Gregory Ivy was born in Clarksburg, Missouri in 1904. He attended the States Teachers College (now Central Missouri State University) in Warrensville, Misssouri where he majored in art and history and minored in economics. After graduating with a B.S in 1928, Ivy taught Junior and Senior High School art classes in St. Louis, thus beginning a long career as both an artist and a teacher.
In 1931 Ivy received his M.A. from Teachers College at Columbia University in New York. He majored in painting and minored in design. From 1932 to 1935, he taught at the States Teachers College in Indiana, PA (now Indiana University of Pennsylvania) before accepting a position as head of the art department at Woman’s College in Greensboro, NC in 1935. He remained at Woman’s College (now the University of North Carolina at Greensboro) for the next 26 years and was instrumental in founding and developing the art department and establishing The Weatherspoon Art Gallery at the college. Ivy’s creativity, vision and love for the arts helped shape art education in North Carolina.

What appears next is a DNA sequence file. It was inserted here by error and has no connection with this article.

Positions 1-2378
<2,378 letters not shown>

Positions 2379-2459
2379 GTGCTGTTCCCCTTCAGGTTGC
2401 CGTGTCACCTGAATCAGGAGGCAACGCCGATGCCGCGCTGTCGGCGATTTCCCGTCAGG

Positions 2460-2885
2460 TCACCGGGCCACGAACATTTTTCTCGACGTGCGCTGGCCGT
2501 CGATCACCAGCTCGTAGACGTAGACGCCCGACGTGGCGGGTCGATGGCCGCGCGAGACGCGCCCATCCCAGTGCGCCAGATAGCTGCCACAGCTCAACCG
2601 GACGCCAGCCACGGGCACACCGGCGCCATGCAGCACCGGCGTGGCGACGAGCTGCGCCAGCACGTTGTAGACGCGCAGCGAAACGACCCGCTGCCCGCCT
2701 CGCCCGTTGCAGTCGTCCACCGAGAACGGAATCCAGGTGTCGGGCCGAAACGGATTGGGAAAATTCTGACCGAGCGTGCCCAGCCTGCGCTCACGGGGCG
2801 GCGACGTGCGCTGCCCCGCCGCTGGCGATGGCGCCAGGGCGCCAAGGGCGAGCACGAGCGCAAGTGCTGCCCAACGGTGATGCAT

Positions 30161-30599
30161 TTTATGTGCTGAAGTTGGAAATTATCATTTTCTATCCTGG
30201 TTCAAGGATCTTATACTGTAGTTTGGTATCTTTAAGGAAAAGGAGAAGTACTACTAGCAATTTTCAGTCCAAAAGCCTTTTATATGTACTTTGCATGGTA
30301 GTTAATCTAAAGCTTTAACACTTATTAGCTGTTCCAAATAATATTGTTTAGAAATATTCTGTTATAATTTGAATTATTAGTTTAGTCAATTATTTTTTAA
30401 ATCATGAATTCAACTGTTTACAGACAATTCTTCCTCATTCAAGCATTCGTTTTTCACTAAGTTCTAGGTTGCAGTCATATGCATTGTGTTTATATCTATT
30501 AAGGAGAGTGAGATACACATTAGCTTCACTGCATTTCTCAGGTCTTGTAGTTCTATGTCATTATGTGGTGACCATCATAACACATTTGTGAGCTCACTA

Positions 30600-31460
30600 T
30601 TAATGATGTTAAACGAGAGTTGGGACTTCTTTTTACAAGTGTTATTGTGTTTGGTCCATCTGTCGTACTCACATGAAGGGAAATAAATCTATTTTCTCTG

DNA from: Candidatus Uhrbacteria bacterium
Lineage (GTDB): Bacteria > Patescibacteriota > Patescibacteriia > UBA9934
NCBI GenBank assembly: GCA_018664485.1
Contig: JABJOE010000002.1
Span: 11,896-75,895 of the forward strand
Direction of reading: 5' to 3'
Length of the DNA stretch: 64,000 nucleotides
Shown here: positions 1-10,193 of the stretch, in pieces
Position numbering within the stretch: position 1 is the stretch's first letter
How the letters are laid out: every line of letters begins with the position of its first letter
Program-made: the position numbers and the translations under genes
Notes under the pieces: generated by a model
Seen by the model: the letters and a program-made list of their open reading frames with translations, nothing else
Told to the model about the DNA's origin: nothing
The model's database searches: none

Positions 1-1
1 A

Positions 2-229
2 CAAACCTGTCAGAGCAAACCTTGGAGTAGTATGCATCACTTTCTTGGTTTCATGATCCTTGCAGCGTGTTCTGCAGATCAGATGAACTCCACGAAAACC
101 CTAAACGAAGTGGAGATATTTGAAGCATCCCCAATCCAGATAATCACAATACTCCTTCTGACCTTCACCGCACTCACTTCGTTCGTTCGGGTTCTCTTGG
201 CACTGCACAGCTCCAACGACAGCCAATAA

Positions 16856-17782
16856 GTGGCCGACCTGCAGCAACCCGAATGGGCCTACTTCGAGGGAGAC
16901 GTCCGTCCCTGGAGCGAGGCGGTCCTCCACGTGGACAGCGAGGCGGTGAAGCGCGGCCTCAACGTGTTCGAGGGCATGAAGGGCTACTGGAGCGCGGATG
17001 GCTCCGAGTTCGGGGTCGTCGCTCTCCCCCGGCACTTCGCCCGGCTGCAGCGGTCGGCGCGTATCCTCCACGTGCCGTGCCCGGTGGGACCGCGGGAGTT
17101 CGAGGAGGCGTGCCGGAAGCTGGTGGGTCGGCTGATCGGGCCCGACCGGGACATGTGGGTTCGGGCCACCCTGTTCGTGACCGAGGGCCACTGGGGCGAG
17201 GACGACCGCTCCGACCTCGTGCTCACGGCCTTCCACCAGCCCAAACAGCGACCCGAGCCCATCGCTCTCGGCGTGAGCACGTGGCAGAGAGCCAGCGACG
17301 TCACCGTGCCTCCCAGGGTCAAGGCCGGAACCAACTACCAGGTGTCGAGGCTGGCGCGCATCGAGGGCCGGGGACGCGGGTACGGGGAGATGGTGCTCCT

During his tenure at Woman’s College, Gregory Ivy helped start the MFA program, which until 1950, was the only art department in North Carolina to have both MFA and BFA degrees. Ivy also introduced the first industrial design class in the United States for college women. He was president of the Southeastern College Art Conference of college art teachers, and appointed director of the Burnsville School of Fine Arts in 1952.
Ivy resigned from Woman’s College in 1961 and he and his wife moved to California in 1965 where he had accepted a position as an art professor and chairman of the art department at California State College at Fullerton. He retired from teaching in 1971 and moved to Springfield, Missouri where he died in 1985.
During his lifetime, Gregory Ivy exhibited at the Metropolitan Museum of Art, the Brooklyn Museum, State Art Gallery in Raleigh, the Mint Museum, Art Institute of Chicago and in various galleries in New York. In 2006, the Weatherspoon Art Gallery held a retrospective exhibition of Ivy’s work. “Ivy believed that art could influence our thinking about how we live,” said Will South, curator, Weatherspoon Art Gallery.